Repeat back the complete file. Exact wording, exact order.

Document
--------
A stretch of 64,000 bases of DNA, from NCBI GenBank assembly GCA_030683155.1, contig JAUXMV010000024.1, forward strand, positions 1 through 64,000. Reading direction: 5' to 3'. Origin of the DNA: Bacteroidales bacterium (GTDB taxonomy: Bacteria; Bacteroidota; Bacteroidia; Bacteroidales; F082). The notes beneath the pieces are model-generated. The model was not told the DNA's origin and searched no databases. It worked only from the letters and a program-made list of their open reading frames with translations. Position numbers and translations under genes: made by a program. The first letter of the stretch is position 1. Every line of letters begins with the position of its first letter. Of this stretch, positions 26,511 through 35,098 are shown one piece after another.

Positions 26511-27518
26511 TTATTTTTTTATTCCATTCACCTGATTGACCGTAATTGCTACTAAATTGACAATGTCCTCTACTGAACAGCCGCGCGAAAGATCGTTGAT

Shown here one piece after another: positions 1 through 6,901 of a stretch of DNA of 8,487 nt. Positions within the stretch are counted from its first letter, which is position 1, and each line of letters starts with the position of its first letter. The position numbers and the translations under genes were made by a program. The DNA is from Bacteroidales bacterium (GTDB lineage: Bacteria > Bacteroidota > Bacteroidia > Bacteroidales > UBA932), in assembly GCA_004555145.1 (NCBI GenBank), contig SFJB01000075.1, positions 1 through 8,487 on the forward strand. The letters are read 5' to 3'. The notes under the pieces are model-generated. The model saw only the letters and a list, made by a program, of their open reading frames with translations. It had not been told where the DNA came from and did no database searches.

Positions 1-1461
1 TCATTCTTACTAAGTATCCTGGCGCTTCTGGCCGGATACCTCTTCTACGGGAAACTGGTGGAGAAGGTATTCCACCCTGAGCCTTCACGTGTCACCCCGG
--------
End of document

A stretch of 64,000 bases of DNA, from NCBI GenBank assembly GCA_030683155.1, contig JAUXMV010000024.1, forward strand, positions 1 through 64,000. Reading direction: 5' to 3'. Origin of the DNA: Bacteroidales bacterium (GTDB taxonomy: Bacteria; Bacteroidota; Bacteroidia; Bacteroidales; F082). The notes beneath the pieces are model-generated. The model was not told the DNA's origin and searched no databases. It worked only from the letters and a program-made list of their open reading frames with translations. Position numbers and translations under genes: made by a program. The first letter of the stretch is position 1. Every line of letters begins with the position of its first letter. Of this stretch, positions 26,511 through 35,098 are shown one piece after another.

Positions 26511-27518
26511 TTATTTTTTTATTCCATTCACCTGATTGACCGTAATTGCTACTAAATTGACAATGTCCTCTACTGAACAGCCGCGCGAAAGATCGTTGAT

Shown here one piece after another: positions 1 through 6,901 of a stretch of DNA of 8,487 nt. Positions within the stretch are counted from its first letter, which is position 1, and each line of letters starts with the position of its first letter. The position numbers and the translations under genes were made by a program. The DNA is from Bacteroidales bacterium (GTDB lineage: Bacteria > Bacteroidota > Bacteroidia > Bacteroidales > UBA932), in assembly GCA_004555145.1 (NCBI GenBank), contig SFJB01000075.1, positions 1 through 8,487 on the forward strand. The letters are read 5' to 3'. The notes under the pieces are model-generated. The model saw only the letters and a list, made by a program, of their open reading frames with translations. It had not been told where the DNA came from and did no database searches.

Positions 1-1461
1 TCATTCTTACTAAGTATCCTGGCGCTTCTGGCCGGATACCTCTTCTACGGGAAACTGGTGGAGAAGGTATTCCACCCTGAGCCTTCACGTGTCACCCCGG